Tuesday, 18 August 2009

Leighton Buzzard Canal Festival

A few weekends ago, I went to the Leighton Buzzard Canal Festival. I'd never been to this festival before so I tucked my camera and some spending money into my bag, and set off after lunch. The festival had been going on since the morning, and by the time I got there I think it was probably less crowded than it would have been earlier. That didn't mean that there was less to see.

The entire length of the towpath side of the canal as far as the eye could see was lined with narrowboats, and traffic up and down the canal was relatively busy. The festival was being held in a park, and was bordered by a lake and the canal, and a good part of it was set within a wooded area.

One of the first things I saw was this old fire engine. It was beautifully cared for and in good working order. It was quite a warm day, and I got to see the engine in action when the firemen in charge sprayed water in a great arc into the air, which fell as droplets and cooled everyone nearby.

This was my favourite stall, selling canal artwork. There were several stalls selling this kind of artwork, but this one was my favourite and i bought the watering can which is just behind the barrel. I'm hoping that I've outwitted Hooli, (my daughter's dog), who has managed to chew all my previous plastic watering cans to a useless mangled mess. This is made of metal, so should shrug off Hooli's dental attacks.

And there were craft stalls with demonstrations:

The stall next to these llamas was selling their wool, some knitting kits, and hand knitted items. Loved the llamas - just look at that cute little white one.

And then there was the Town Crier who was going around ringing his bell and calling out his message which he'd put into a poem. I caught up with him and asked if he was the genuine Town Crier for Leighton Buzzard, and sure enough he was. He said that the job is a voluntary one, and that he can't devote as much time to it as he'd like to at the moment. He is, however, the official Town Crier, and his uniform is supplied by the Town Council. It was a really splendid uniform, and he was a very nice man who was happy to stop and chat to everyone.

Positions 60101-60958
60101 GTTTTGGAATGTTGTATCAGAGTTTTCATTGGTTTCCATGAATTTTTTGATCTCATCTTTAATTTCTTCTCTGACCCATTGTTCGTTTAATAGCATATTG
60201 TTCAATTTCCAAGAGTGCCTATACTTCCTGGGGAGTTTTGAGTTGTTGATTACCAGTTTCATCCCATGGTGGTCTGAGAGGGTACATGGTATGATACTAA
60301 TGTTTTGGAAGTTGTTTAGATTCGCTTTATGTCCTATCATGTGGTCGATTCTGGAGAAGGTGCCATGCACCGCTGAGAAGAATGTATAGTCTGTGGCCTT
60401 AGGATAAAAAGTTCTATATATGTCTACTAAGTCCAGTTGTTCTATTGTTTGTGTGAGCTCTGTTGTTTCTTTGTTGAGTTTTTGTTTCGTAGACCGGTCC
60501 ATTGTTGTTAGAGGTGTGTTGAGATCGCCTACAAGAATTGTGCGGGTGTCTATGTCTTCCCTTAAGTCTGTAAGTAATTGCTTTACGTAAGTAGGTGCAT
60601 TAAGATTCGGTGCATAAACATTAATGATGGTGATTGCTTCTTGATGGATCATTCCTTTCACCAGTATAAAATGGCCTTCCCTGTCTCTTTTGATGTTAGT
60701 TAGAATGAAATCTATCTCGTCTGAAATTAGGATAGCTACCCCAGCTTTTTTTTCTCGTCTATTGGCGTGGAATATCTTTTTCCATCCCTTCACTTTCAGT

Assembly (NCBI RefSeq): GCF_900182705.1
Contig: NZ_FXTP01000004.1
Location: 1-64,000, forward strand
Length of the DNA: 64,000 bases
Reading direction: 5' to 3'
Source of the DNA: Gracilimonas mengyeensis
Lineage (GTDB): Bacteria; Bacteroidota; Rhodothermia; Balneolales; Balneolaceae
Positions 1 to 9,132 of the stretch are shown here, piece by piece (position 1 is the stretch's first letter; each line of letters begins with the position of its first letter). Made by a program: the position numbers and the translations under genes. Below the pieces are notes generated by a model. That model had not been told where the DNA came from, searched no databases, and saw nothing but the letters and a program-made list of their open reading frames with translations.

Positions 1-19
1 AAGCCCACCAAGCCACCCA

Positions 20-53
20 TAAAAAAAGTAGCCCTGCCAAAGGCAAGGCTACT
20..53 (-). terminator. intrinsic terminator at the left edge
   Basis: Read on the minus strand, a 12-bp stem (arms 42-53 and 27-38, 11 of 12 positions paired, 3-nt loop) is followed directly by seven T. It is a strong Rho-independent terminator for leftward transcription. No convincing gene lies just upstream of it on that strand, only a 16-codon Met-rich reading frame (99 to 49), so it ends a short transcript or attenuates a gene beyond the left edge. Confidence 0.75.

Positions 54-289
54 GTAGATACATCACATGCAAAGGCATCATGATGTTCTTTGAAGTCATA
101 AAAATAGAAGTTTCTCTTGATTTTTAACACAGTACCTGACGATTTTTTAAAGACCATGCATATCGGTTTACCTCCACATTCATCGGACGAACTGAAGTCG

I came across a wood turner next, giving a demonstration of how you only need pedal power and some fresh air to produce a thing of beauty. It was quite amazing to watch him at work.
The broom-maker.....

and the walking stick maker.

And corn dollies - with demonstrations and lessons in how to make them.

And last but not least......
The Morris Dancers
(click to play the video)

It really was a great afternoon out, and it didn't rain at all!


Sally said...

Wow, I LOVE it!! Dee, I'm so glad you were able to go and enjoy yourself like that! The watering can is precious; now, we'll see what Hooli tries to do. :)

Take care, and it was SO nice to see you here today.

Jeanette said...

That looks like a awesome festival! I love that barrell and may have bought it if I was there! Thanks for sharing that with us!

Donna said...

I would have LOVED seeing this! How fun!! Missed you sweetie!!hughugs

Icy BC said...

Wow..I feel like I was there with you, looking at so many different things. They are all fascinating!

♥Rosie♥ said...

This looks a spectacular festival! Loved viewing your pics :0)

Shammickite said...

I would love to learn Morris Dancing.... but I think it's traditionally done by men only. Last time I saw live Morris Dancing I was in Winchester by the Cathedral. How nice that the traditional crafts of broom making, and corn dollies and basket making are still practiced. My mum used to make baskets. I would often find coils of willow and hazel and cane soaking in the bathtub!